RESEARCH SUMMARY DETAIL

Various Functions for the Living Room

Author's Title: A Room for Living: Private and Public Aspects in the Experience of the Living Room
Author(s) Name: Tayla B. Rechavi
Year of Publication: 2009
Search Related Keywords: Middle Class  Personalization of Space  Privacy  Proxemics  Quality of Life and Well Being  Resident/Occupant  Residential  Social Interaction and Neighboring  Stress 

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Design Issue
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This study investigated the function and meaning of living rooms and objects within living rooms through interviews with middle-class residents living in the metropolitan New York area.


  • Previous research has identified the living room as a place to communicate self and identity and has investigated the meaning of “home” to residents; however, few studies have investigated the meanings present in the living room. Additionally, few studies have systematically analyzed how objects found in the living room may be associated with how it is used.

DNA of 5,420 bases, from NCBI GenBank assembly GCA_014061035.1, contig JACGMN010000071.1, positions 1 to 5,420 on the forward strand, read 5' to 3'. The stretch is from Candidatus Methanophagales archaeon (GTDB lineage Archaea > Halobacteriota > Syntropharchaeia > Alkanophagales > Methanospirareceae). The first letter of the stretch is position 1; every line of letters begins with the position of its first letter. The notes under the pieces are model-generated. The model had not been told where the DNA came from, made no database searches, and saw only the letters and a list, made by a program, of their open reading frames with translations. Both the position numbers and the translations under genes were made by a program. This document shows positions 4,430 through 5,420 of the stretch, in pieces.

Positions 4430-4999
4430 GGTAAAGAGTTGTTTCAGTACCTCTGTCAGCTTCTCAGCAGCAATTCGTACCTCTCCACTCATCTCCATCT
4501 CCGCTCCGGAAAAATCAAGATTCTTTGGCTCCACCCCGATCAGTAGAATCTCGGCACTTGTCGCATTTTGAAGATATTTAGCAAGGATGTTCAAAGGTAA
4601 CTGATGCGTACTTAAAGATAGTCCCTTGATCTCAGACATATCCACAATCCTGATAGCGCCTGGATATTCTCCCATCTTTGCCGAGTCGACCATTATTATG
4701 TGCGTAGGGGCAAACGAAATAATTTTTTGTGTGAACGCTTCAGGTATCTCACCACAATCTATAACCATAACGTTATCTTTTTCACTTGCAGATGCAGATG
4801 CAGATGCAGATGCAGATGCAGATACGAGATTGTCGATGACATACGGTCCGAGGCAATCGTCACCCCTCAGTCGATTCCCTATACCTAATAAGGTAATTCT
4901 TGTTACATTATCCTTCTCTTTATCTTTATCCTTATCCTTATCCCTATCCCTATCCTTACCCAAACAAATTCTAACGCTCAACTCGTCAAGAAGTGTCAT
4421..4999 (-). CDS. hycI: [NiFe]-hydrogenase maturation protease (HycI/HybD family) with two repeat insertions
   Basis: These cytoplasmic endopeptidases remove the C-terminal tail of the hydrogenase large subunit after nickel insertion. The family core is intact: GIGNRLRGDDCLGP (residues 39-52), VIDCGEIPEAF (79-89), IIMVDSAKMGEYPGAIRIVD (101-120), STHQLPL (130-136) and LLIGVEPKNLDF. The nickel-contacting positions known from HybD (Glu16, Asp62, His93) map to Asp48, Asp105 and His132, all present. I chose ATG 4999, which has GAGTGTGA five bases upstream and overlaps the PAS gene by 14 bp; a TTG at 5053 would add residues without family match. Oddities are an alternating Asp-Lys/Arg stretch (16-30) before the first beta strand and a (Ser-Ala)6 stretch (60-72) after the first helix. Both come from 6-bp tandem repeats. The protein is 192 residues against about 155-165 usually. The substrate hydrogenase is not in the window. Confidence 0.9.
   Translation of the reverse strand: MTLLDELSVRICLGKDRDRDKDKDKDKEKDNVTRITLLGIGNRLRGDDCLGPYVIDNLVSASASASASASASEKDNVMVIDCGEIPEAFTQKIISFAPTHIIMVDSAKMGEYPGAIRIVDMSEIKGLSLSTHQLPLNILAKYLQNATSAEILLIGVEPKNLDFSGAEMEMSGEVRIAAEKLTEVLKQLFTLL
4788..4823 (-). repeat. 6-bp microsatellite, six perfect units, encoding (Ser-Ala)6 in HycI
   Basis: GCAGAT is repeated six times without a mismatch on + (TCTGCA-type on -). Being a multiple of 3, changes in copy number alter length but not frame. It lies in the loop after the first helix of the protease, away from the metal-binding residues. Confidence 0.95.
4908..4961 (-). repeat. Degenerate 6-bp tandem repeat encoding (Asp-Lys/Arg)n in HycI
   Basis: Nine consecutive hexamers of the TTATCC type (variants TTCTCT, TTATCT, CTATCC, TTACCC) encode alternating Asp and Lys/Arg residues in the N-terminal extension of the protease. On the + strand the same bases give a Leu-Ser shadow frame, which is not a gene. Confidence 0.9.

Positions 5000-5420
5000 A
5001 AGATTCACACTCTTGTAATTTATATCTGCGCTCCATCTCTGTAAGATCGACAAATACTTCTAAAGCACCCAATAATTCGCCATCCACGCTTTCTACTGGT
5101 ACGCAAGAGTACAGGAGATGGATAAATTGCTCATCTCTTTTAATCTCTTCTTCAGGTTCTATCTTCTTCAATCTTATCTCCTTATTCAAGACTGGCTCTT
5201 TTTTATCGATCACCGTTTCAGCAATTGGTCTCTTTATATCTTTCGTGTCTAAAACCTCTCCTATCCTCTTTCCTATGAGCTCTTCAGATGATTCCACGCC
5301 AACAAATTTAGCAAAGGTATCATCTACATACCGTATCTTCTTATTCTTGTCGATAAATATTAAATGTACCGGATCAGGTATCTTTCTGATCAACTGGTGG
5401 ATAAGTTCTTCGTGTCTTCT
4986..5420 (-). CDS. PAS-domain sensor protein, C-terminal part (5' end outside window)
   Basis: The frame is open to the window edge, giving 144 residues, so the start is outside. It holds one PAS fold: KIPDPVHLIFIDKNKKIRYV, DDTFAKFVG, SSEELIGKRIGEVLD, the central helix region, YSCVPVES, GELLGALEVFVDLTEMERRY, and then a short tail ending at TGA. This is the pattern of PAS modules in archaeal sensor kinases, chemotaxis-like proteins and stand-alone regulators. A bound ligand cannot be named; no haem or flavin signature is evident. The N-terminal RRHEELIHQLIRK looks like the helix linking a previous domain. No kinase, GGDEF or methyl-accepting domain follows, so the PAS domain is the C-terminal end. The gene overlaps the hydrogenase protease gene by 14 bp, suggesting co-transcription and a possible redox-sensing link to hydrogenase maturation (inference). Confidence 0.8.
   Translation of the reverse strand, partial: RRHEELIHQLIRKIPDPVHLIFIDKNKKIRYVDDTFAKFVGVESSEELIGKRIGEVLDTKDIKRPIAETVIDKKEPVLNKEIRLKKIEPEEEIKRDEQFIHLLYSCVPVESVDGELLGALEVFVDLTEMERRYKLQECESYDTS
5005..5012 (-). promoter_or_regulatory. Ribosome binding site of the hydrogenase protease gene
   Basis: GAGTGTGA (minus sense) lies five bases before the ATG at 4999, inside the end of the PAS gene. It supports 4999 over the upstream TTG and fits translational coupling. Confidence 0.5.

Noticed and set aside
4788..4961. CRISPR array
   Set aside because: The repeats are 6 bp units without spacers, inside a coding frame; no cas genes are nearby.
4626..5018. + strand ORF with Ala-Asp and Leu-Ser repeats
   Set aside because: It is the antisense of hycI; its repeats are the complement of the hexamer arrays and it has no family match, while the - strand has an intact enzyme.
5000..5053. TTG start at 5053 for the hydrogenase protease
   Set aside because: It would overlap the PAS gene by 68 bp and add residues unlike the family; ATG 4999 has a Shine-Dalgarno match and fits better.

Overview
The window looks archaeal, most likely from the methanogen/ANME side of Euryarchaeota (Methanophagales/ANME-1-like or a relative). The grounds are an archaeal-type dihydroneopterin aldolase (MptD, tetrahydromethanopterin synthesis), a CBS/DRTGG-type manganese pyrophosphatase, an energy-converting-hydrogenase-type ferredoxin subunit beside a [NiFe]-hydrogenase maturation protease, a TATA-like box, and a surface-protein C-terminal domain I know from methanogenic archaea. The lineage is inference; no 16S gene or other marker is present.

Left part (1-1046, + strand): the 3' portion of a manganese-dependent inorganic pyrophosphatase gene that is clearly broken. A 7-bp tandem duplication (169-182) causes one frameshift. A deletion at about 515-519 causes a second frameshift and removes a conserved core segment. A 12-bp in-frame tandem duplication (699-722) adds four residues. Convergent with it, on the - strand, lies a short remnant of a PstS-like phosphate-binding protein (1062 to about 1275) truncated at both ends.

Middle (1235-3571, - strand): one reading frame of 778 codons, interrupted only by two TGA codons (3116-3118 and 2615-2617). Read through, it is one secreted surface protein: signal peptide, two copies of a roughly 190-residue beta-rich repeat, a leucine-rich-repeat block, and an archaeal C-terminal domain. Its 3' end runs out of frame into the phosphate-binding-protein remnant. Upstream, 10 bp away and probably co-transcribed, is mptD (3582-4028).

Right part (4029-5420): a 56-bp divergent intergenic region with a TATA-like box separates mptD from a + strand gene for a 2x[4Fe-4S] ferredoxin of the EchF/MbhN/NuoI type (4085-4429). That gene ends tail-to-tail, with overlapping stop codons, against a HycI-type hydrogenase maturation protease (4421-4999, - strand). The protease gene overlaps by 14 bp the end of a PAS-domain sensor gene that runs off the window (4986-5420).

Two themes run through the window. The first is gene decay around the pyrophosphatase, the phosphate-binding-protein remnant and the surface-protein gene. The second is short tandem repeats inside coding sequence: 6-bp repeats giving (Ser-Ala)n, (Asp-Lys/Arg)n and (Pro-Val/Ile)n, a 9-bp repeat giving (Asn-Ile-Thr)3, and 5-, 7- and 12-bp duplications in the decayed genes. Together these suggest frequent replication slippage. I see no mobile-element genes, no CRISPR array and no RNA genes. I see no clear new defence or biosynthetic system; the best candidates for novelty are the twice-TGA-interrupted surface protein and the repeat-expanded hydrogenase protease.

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Design Criteria
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Author Identified:
  • Recognize that the living room can be used as both a private (sharing intimate moments with a partner) and public (hosting parties with friends) space. Create living room spaces that foster comfort, relaxation, and refuge.
  • Recognize that memories of time spent with family or friends in the living room may affect the connotation they have with the space during moments of solitude in the same space.
  • Understand that hosting guests in the living room may include both formal (e.g., entertaining) and intimate (e.g., sharing personal stories) scenarios.
  • Recognize that objects placed within the living room may create a connection to family, friends, or experiences during moments of solitude.

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Key Concepts
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  • All living rooms included a sofa; most had additional seating placed diagonally to the sofa (87%) and a table placed in front of the sofa (75%). All had artwork displayed on the walls and objects of meaning (knick-knacks, photographs, gifts) on display. Most had books on display, included a television, and collections or decorative items. Decorating style (e.g., color schemes, certain types of objects) varied between living rooms.